NHS has announced that two more NHS Nightingale hospitals will be opened in Sunderland and Exeter to provide additional beds for patients with coronavirus symptoms, in the weeks ahead.
Following the announcement about the development of NHS Nightingale hospitals in Bristol and Harrogate, a few days later NHS chief executive Sir Simon Stevens confirmed the additional sites in Devon and Tyne and Wear.
Within a few weeks, this takes the total count of confirmed NHS Nightingale hospitals to seven.
The Exeter and Sunderland hospitals are expected to be operational towards the end of this month or early May and will add up to 700 beds.
Initially, NHS Nightingale North East will have up to 450 beds, while NHS Nightingale Exeter will have around 200 beds.
This extra capacity is on top of the 33,000 additional beds freed up across NHS hospitals and around 8,000 beds put at the disposal of the NHS through a deal with the independent sector.
The announcement comes after the first patients began to be admitted to NHS Nightingale Hospital London, which began operating in less than two weeks after its conception.
NHS chief executive Sir Simon Stevens said: “These hospitals will provide backup and support for NHS hospitals across the South West and the North East, should it be needed.
“Our local health service staff have rightly recommended we go ahead with these additional faciliites. But our ambition as a country has to be to continue to stay at home to cut infections and save lives – so that the need to actually use these Nightingale hospitals is as limited as possible.”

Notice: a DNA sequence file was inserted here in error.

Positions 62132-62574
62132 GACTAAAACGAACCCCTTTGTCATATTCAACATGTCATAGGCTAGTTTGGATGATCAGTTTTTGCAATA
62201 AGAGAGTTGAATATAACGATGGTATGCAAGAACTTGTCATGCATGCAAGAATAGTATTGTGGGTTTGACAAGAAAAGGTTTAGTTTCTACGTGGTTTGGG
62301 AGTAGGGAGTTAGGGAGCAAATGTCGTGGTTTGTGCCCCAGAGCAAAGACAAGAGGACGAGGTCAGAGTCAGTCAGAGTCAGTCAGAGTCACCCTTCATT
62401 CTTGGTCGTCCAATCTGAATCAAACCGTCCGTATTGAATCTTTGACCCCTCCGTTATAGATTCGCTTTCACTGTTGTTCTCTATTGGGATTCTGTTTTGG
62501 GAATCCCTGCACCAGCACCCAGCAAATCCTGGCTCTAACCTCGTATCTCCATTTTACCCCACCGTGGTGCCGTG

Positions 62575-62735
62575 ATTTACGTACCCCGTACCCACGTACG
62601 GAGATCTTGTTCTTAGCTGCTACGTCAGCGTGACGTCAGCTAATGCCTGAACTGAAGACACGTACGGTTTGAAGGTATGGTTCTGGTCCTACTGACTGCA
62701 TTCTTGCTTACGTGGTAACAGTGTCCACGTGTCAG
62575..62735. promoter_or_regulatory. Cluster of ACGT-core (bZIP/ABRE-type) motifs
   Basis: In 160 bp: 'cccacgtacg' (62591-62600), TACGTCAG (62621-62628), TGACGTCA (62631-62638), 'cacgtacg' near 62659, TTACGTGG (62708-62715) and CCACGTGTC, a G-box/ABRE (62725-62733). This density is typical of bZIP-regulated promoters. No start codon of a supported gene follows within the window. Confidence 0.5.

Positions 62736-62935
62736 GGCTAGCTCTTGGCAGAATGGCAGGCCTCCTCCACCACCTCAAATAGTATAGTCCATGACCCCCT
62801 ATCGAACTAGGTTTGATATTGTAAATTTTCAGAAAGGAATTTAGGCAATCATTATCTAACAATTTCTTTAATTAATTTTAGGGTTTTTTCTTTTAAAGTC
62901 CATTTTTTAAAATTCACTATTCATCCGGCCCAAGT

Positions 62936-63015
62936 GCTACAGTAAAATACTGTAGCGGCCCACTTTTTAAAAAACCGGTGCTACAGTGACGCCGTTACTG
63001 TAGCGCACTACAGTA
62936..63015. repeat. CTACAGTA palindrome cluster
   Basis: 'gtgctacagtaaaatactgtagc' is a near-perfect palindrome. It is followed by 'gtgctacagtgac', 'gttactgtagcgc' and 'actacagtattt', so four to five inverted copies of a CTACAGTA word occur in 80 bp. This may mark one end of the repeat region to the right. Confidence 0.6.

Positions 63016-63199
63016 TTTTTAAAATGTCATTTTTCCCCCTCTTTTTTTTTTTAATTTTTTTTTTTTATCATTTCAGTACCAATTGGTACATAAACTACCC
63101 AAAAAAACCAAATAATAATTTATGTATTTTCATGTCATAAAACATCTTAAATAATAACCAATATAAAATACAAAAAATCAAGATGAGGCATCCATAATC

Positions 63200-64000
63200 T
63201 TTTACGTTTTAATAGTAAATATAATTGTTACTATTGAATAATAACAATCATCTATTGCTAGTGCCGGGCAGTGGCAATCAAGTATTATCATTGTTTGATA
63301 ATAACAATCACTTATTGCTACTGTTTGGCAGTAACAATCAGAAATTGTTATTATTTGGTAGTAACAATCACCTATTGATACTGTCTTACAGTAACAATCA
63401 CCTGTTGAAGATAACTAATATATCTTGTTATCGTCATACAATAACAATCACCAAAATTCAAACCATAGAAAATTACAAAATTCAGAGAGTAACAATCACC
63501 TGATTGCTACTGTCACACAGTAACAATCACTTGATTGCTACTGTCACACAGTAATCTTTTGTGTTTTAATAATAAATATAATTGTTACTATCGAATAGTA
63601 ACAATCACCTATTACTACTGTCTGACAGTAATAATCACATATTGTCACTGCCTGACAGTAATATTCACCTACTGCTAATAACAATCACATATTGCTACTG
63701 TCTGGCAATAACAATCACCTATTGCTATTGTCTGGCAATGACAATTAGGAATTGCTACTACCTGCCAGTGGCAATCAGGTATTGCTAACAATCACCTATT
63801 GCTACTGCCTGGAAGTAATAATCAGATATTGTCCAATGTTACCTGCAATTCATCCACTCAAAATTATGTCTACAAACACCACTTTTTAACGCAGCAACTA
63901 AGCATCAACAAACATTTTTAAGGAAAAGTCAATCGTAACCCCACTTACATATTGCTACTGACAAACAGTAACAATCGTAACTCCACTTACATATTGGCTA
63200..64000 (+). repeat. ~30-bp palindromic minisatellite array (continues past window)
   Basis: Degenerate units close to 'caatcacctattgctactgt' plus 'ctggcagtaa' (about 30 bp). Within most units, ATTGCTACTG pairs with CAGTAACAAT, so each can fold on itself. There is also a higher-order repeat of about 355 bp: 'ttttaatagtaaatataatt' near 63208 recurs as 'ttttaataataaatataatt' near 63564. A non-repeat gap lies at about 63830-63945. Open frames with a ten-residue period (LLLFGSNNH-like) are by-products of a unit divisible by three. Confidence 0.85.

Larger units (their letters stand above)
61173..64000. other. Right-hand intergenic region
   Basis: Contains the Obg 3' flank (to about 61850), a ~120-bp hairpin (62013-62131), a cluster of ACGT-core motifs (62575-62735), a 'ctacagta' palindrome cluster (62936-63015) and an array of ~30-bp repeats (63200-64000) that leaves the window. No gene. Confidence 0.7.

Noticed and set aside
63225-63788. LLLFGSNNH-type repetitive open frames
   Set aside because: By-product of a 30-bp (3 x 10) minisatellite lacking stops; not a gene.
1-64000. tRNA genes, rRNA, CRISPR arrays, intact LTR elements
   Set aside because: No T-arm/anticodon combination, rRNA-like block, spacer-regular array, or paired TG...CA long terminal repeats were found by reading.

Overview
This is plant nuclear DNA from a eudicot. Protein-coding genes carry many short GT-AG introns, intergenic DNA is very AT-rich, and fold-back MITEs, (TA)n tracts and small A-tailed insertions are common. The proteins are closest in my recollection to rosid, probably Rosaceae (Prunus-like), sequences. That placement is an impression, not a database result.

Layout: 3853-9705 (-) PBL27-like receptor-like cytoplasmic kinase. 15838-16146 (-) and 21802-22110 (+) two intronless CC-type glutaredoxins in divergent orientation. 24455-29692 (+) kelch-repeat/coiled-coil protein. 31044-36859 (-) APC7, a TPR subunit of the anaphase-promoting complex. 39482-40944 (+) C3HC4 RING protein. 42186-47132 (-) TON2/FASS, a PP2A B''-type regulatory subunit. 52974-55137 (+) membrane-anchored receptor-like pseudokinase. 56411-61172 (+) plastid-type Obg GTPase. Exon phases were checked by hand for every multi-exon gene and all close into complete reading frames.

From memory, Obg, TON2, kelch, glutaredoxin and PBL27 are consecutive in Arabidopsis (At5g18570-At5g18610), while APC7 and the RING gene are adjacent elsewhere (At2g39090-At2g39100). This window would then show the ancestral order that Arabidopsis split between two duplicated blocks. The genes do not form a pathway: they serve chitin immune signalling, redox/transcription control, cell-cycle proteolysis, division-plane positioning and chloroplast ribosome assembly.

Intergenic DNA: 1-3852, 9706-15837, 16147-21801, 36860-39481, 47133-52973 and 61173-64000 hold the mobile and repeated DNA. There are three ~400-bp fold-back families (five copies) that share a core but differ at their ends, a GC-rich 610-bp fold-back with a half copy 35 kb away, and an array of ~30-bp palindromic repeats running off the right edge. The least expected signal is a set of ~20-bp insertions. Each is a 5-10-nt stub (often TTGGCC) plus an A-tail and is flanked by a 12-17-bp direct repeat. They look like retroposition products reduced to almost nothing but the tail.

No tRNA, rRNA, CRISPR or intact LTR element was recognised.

The seven confirmed NHS Nightingale hospitals will be integrated with existing NHS Hospitals across England.
NHS England national medical director Professor Stephen Powis said: “As the NHS faces the greatest health challenge in its history, we’re supporting patients and staff with additional capacity across the soon-to-be seven NHS Nightingale Hospitals.”
“The new sites – including the two announced today in Sunderland and Exeter – will give the NHS the best chance of ensuring coronavirus patients needing specialist care can get it, wherever they live.”
“It is an incredible feat, but the key aim is to reduce the number of patients needing them, so I urge everyone to take sensible steps to reduce transmission of this virus.”
This will take the initial number of extra beds to be created by the Nightingale project across the country to over 3,600.